Entries in Martin Frost (2)


Texas Dem: Rick Perry Given ‘Free Ride’ as Governor

Chip Somodevilla/Getty Images(WASHINGTON) -- Former Texas congressman Martin Frost, a Democrat, was ahead of the curve on Gov. Rick Perry. When Perry was first announcing his campaign for the Republican presidential nomination six months ago, Frost predicted a rough road for the Texas governor.

Frost pointed to Perry’s evolving position on whether gay marriage should be a states’ rights issue. On ABC’s Top Line political talk show Tuesday, Frost said the Texas media is largely to blame for giving Perry “a free ride” during his career as governor.

“What I think a lot of people didn’t realize is that Rick Perry has had a free ride from the local media  in Texas for the last 10 years, and so he’s not used to dealing with tough scrutiny, and that’s because newspapers have shrunk in Texas,” Frost, 69, said. “The major newspapers have laid off almost half of their staff. Television news has never been very aggressive in Texas, and so he’s now on a different playing field, and that was one of the things that I pointed out when he first announced his candidacy, that he was in the big leagues now and he wasn’t used to dealing in the big leagues.”

But Perry has a long career in Texas and has shown himself to be a political survivor. Frost said his survival, however, has been in Texas, which he described as “a very conservative state.”

“I wouldn’t write him off,” Frost said. “He still has a chance to come back, simply because the Republican electorate is so conservative, and if he can somehow go to school. If he can somehow learn about foreign policy, practice a little bit more for debates, he’s still a very viable candidate. And he can raise lots of money, but he’s on the ropes right now.

“And don’t look at the past, because -- remember his politics are pretty consistent with where Texas is politically, so it wasn’t surprising that he was able to come back in Texas.”

Perry survived a challenge by the popular moderate Sen. Kay Bailey Hutchison in 2010. But Frost said the national view that Perry was really challenged by Hutchison is incorrect.

“I don’t think he ever was really on the ropes there. His biggest problem is that he’s never really had to think about some of these national issues before,” said Frost, pointing to Perry’s odd answer to a foreign policy question at a debate in Florida Sept. 22.

“Clearly, his answer on foreign policy when he was asked about Pakistan was almost incoherent and a national candidate can’t do that. I’m not sure how he prepares himself,” Frost said. “I’m not sure what they do to educate him, to send him to school, but he’s got to be a lot better, and you can’t just say, ‘Oh, gee, I’m not a good debater.’ That doesn’t wash.

“The American people expect someone to be able to handle themselves. They don’t have to be brilliant. Ronald Reagan showed that he was a better debater than people thought. He wasn’t brilliant, by any means, but he was adequate and a little bit better than adequate, and that’s where Perry has got to get to pretty soon.”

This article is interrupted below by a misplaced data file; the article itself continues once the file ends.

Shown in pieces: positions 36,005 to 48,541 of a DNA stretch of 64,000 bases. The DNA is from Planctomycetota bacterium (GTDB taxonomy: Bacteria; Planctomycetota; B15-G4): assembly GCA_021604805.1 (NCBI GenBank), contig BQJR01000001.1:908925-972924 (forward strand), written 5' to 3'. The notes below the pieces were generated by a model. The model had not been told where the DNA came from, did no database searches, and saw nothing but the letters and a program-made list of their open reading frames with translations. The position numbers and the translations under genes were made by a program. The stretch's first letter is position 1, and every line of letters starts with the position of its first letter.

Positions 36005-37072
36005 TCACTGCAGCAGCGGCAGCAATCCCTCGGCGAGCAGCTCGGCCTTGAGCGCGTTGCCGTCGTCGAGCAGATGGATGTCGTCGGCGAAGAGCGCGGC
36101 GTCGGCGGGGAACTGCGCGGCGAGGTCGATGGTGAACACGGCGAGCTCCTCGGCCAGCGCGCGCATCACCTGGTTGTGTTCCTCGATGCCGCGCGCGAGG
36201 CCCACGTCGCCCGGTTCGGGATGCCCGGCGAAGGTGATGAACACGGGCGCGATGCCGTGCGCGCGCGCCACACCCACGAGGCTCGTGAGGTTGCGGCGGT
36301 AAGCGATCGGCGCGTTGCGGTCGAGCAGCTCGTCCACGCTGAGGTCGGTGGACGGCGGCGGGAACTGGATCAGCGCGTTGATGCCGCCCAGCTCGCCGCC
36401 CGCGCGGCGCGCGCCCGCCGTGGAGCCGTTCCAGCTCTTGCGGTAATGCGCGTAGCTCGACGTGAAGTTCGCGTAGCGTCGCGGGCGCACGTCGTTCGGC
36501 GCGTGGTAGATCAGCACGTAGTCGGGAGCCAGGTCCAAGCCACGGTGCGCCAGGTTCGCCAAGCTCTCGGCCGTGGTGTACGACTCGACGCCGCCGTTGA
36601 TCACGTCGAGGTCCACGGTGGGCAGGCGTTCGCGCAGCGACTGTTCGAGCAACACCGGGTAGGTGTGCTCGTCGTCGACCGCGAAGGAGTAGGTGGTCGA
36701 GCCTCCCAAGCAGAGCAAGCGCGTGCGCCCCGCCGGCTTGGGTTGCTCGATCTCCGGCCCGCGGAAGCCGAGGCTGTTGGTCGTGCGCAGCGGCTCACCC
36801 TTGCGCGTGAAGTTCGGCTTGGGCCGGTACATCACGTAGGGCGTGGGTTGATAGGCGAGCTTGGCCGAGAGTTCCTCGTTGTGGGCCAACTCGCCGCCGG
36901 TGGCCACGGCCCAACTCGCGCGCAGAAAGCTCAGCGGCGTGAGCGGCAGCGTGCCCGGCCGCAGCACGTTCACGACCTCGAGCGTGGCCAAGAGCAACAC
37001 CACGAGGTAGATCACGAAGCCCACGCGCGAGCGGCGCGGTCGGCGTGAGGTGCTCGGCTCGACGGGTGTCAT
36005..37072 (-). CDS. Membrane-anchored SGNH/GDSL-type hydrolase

Frost argued that debates scan be key, especially for candidates in a presidential race.

“People get so much of their information not just from watching a debate but watching the excerpts from the debate on the evening news  or on the morning news the next day,” he said. “That’s where people learn a lot about candidates. It may not be fair. It may not be the most equitable way to do things, but the average person sees 30 seconds or a minute from a debate and if those 30 seconds or a minute are deadly, that candidate’s got real problems.”

In terms of how Frost the Democrat thinks Perry would fair in the general election against President Obama, he said, “Oh, I think that Perry would be an easier candidate for [Team Obama] than Romney,” joking that Perry might be the one candidate Obama could beat.

Copyright 2011 ABC News Radio


Former Rep. Frost: ‘At Least Two’ New Texas Seats Will Go Democratic

Photo Courtesy - ABC News(WASHINGTON) -- Texas was the big winner in the 2010 Census, with the latest count of the population set to deliver four additional House seats to the heavily Republican Lone Star State.

But that doesn’t necessarily straight GOP pick-ups in the 2012 congressional elections.

On ABC’s Top Line Thursday, former Rep. Martin Frost, D-Texas, who has focused extensively on census and redistricting matters for years, said that because so many of the new Texans are Latinos who tend to vote Democratic, Texas is likely to send several new Democrats to Congress.

“At least two of the seats are gonna be [majority] Hispanic -- might even be more than that, we'll see how it plays out. At least two, and maybe three” of the new seats are likely to be held by Democrats, Frost said.

He also added that Republicans will want to secure their recent gains in House races by putting more Republican-leaning voters in already GOP-held districts. And, he said, GOP lawmakers in Texas are limited in the gerrymandering they can pursue because of special oversight by the Justice Department, to ensure equal treatment of racial and ethnic minorities.

Frost cast skepticism on whether the legislative burst we’ve seen in late 2010 can carry over into 2011.

“I hope so, but with a Republican House, it's gonna be a lot harder to have real bipartisanship,” he said. “You still have a Democratic House here [in the lame-duck session of Congress] and so, this is gonna be much tougher. I hope it can happen, but I wouldn't bet too much on it.”

Copyright 2010 ABC News Radio

ABC News Radio